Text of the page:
The Sun follows The Moon in the tarot – with the break of day comes clarity.  The sun can often carry a sense of optimism. How many people do you know who find their spirits lifting on a beautiful sunny day?  What might have seemed impossible in the dark of the night now seems possible.  Yet we need the dark of the night, the Moon time, to rest – otherwise we might burn ourselves out in all that solar energy!

In some decks we see sunflowers or other gold and orange flowers, as well as oranges – called, by some, ‘solar fruit’.  We might also see signs of laurel, symbolizing success.

In the Thoth, the horse disappears and we see two children dancing instead. They dance for the sheer joy and fun of it, celebrating the freedom of the moment.  

XIX The Sun (trimmed):
© Shadowscapes Tarot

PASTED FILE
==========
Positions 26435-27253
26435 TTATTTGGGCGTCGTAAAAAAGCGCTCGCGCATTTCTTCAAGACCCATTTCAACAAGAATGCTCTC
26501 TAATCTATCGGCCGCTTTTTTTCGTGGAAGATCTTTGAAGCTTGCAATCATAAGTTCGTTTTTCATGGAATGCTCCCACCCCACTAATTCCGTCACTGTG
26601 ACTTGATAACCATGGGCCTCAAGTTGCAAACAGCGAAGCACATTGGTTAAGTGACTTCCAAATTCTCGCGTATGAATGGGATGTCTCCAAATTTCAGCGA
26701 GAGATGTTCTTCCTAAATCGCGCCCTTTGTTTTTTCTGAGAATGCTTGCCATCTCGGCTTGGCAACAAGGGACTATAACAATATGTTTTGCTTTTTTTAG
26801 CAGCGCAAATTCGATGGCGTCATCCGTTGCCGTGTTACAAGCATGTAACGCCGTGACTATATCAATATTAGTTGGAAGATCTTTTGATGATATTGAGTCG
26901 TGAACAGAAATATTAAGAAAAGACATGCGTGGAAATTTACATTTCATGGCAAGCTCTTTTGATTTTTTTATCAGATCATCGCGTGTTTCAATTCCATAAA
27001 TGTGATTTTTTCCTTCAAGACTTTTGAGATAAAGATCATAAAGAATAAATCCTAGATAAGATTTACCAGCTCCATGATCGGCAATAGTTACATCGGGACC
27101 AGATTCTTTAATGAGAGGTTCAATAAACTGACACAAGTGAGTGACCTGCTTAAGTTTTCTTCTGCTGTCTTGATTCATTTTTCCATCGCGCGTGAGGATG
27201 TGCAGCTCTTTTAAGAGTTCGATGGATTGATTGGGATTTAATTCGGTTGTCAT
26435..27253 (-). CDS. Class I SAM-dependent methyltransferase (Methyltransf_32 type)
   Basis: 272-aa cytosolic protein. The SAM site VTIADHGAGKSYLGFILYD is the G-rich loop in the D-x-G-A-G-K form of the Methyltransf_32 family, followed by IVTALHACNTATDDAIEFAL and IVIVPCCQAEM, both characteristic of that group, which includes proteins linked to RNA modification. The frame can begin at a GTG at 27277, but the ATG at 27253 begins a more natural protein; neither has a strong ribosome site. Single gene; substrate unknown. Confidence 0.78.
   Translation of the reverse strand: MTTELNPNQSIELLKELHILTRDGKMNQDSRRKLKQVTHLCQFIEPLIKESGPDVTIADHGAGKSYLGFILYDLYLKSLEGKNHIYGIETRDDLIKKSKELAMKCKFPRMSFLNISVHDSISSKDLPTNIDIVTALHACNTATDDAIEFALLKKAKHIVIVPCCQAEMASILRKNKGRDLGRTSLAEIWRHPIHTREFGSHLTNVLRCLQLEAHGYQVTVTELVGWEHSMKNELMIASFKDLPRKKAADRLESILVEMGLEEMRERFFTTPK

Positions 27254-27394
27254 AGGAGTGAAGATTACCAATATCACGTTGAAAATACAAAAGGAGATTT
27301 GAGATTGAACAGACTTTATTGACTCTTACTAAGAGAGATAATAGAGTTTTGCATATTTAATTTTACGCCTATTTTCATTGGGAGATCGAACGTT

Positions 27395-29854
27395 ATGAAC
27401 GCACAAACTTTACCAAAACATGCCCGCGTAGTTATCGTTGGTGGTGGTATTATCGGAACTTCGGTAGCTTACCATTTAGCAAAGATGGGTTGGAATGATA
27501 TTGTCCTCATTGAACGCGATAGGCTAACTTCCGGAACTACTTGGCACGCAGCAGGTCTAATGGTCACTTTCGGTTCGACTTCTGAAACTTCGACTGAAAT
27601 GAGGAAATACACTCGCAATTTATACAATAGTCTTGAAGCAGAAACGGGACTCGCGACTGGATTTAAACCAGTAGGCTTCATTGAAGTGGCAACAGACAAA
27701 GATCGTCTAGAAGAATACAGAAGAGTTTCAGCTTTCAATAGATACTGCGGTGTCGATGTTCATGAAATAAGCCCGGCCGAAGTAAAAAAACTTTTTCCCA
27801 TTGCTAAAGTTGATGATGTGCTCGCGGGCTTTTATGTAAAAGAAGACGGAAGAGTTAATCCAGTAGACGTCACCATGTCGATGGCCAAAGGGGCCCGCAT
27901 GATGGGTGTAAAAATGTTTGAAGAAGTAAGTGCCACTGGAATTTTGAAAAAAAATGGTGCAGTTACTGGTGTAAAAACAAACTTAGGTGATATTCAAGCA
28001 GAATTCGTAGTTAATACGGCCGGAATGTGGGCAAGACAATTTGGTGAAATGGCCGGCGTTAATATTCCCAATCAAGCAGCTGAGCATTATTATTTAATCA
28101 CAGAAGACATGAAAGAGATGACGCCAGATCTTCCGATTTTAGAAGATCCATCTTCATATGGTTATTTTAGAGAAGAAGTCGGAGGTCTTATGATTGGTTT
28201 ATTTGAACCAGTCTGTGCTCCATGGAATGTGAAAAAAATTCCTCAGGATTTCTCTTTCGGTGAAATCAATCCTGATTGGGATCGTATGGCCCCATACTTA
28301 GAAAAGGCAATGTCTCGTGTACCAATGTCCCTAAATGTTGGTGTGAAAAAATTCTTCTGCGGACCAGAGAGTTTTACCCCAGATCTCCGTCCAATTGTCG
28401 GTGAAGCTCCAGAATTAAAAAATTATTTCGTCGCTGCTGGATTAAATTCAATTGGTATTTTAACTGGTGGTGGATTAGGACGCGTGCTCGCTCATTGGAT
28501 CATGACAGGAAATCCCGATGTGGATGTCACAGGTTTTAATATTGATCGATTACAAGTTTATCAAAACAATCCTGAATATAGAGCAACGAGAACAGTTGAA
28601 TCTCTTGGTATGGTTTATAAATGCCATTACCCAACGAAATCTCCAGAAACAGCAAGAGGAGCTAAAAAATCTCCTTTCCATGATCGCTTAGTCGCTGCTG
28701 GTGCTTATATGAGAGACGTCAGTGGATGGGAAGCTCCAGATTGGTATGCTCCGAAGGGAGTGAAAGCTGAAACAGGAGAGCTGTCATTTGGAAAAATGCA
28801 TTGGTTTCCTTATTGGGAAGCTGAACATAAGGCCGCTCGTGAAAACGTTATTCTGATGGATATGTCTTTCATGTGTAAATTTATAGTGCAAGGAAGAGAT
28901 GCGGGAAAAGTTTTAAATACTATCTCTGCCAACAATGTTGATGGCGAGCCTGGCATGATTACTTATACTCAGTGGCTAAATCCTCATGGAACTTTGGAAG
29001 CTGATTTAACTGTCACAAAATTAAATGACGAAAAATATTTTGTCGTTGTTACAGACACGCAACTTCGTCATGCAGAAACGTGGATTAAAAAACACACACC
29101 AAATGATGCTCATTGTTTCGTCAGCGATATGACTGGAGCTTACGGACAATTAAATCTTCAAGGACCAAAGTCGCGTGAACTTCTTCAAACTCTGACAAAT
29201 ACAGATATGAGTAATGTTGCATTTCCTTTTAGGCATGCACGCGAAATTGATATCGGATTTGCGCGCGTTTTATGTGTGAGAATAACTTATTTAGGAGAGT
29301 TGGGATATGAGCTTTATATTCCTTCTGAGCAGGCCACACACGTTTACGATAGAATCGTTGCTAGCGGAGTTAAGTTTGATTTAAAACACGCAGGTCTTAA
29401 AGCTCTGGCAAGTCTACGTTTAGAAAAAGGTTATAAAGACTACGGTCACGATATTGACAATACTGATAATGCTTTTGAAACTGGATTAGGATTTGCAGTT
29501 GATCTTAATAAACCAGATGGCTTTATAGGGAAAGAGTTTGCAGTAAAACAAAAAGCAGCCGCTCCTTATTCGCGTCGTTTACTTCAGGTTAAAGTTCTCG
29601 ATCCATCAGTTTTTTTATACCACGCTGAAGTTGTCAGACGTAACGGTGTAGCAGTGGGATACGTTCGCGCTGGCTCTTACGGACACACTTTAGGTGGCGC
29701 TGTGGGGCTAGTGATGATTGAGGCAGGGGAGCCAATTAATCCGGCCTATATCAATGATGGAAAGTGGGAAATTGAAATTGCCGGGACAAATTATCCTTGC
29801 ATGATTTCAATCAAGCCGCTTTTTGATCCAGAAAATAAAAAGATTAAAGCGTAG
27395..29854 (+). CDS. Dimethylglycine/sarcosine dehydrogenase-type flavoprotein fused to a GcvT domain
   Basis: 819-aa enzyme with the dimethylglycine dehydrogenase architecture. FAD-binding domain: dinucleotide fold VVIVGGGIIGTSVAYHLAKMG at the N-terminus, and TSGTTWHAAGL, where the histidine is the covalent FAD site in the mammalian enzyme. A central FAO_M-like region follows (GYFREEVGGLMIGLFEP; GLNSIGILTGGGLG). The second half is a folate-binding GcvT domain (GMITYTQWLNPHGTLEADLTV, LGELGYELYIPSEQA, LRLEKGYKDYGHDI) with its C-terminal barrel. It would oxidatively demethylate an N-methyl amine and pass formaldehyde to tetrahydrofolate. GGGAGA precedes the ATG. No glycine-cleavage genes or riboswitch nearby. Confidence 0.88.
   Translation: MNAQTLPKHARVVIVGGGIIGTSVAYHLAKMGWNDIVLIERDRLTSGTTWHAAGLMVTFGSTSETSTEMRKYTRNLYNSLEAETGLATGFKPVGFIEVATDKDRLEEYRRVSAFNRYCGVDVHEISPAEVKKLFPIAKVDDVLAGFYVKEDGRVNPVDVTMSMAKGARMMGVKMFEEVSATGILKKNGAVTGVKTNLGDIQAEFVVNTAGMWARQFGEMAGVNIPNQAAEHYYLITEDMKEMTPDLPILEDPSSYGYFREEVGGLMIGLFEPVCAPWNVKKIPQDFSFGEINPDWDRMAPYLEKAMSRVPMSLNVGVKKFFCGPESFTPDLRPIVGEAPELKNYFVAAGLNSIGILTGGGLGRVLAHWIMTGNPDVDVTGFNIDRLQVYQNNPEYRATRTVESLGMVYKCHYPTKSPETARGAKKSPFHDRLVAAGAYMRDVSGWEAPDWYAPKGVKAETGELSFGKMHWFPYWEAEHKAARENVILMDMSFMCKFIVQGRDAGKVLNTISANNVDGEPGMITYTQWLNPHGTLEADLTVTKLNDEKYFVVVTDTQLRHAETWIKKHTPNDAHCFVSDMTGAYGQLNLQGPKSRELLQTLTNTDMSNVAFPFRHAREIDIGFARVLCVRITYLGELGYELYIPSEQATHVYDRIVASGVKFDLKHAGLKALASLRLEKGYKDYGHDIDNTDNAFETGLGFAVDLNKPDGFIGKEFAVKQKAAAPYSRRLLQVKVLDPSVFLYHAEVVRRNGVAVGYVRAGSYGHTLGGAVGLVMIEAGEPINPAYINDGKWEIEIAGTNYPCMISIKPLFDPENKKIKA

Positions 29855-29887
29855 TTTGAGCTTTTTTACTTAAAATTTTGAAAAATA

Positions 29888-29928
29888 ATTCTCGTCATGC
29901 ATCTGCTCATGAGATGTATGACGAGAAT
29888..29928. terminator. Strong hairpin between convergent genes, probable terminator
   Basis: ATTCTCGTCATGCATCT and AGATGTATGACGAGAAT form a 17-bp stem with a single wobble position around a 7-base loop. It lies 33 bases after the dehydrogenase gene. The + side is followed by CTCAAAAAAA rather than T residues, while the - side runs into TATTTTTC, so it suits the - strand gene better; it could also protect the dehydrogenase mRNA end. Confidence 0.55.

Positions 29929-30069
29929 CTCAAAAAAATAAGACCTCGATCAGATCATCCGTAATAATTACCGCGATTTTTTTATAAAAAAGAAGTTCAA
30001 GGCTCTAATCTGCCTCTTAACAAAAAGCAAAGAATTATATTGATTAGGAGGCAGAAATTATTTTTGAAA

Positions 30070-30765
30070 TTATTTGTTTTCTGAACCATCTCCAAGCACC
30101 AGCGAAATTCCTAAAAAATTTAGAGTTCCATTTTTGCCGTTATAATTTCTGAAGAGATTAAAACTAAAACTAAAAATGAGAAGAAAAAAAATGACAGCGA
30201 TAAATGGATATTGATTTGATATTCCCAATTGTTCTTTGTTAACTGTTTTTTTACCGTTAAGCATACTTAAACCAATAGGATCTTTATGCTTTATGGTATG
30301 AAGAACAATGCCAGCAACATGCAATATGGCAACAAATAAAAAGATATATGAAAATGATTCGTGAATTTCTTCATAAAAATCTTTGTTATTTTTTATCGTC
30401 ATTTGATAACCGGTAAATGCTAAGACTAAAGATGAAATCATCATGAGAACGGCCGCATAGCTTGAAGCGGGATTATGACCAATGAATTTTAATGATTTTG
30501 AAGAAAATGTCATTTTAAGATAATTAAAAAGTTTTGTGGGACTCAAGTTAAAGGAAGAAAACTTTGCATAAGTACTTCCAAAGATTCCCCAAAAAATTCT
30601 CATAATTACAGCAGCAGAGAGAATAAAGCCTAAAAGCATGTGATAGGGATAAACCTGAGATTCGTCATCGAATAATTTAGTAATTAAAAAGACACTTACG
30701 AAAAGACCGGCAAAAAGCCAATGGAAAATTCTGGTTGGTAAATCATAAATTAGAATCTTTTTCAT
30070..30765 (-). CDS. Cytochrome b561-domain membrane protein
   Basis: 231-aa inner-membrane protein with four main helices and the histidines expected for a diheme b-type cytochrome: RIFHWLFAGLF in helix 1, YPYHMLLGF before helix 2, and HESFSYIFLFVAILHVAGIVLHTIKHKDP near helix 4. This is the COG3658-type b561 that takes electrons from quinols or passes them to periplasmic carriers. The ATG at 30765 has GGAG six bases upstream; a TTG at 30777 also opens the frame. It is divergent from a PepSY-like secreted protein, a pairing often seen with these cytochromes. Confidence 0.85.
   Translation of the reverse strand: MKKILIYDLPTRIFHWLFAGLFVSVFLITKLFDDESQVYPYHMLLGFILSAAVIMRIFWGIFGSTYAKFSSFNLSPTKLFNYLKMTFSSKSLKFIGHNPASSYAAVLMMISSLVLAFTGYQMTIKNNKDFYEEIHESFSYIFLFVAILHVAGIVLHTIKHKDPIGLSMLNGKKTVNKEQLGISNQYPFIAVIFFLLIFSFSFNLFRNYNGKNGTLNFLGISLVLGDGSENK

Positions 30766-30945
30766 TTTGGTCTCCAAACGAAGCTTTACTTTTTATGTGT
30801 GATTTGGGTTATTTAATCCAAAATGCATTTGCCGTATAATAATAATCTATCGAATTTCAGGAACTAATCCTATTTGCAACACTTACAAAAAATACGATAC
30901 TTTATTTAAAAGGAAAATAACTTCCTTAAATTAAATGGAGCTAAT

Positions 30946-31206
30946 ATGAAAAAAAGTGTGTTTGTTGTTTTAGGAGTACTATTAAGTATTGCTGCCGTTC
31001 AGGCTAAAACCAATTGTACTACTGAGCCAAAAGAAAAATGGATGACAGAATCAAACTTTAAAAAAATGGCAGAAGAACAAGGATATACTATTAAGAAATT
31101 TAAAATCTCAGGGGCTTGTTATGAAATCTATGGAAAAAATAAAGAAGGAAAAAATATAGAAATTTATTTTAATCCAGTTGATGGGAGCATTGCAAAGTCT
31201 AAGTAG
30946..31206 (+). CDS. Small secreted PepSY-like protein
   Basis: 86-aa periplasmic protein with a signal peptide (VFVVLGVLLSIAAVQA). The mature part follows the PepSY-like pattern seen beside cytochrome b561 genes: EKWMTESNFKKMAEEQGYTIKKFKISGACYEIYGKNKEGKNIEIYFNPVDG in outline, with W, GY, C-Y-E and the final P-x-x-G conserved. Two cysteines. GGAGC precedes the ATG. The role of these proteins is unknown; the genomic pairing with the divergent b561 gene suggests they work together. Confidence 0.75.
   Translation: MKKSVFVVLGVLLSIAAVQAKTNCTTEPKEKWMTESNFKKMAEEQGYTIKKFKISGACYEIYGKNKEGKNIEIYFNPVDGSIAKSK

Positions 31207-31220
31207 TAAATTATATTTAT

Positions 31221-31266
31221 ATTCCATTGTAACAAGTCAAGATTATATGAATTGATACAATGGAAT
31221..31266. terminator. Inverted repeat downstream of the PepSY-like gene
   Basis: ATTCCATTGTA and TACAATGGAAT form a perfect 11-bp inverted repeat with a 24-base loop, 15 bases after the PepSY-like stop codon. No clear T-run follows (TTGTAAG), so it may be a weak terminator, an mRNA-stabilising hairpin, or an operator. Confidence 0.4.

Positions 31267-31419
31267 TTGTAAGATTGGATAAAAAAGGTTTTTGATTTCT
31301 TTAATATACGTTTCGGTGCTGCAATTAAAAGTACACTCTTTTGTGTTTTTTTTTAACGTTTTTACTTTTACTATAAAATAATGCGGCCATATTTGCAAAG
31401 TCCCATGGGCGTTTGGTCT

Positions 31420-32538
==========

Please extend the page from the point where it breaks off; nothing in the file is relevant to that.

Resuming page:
In the Shadowscapes, we see the King of the Birds in all his solar glory...not flying too close to the Sun, though, as Icarus did.
19 The Sun(trimmed):
© Wildwood Tarot




In the Wildwood, we have a single figure against the backdrop of a blazing sun, with flowers bursting into bloom in the light and warmth of the sun’s rays. Joy, strength, good health... the warmth enters our bodies and ‘lights our fire’, enthusing and exhilarating us!  Go on – go and do something for the sheer fun of it!



Margarete Petersen Tarot, AGM-URANIA/Deep Books, 2004.
Shadowscapes Tarot created by Stephanie Pui-Mun Law and Barbara Moore, published by Llewellyn
Thoth Tarot created by Aleister Crowley, illustrated by Lady Frieda Harris, published by U.S. Games Systems, Inc.
Universal Waite Tarot created by Mary Hanson-Roberts & Pamela Colman-Smith, published by U.S. Games Systems, Inc.
Wildwood Tarot created by Mark Ryan and John Matthews, illustrated by Will Worthington, published by Connections

Friday, 4 August 2017

Leo in the Minor Arcana: The Six of Wands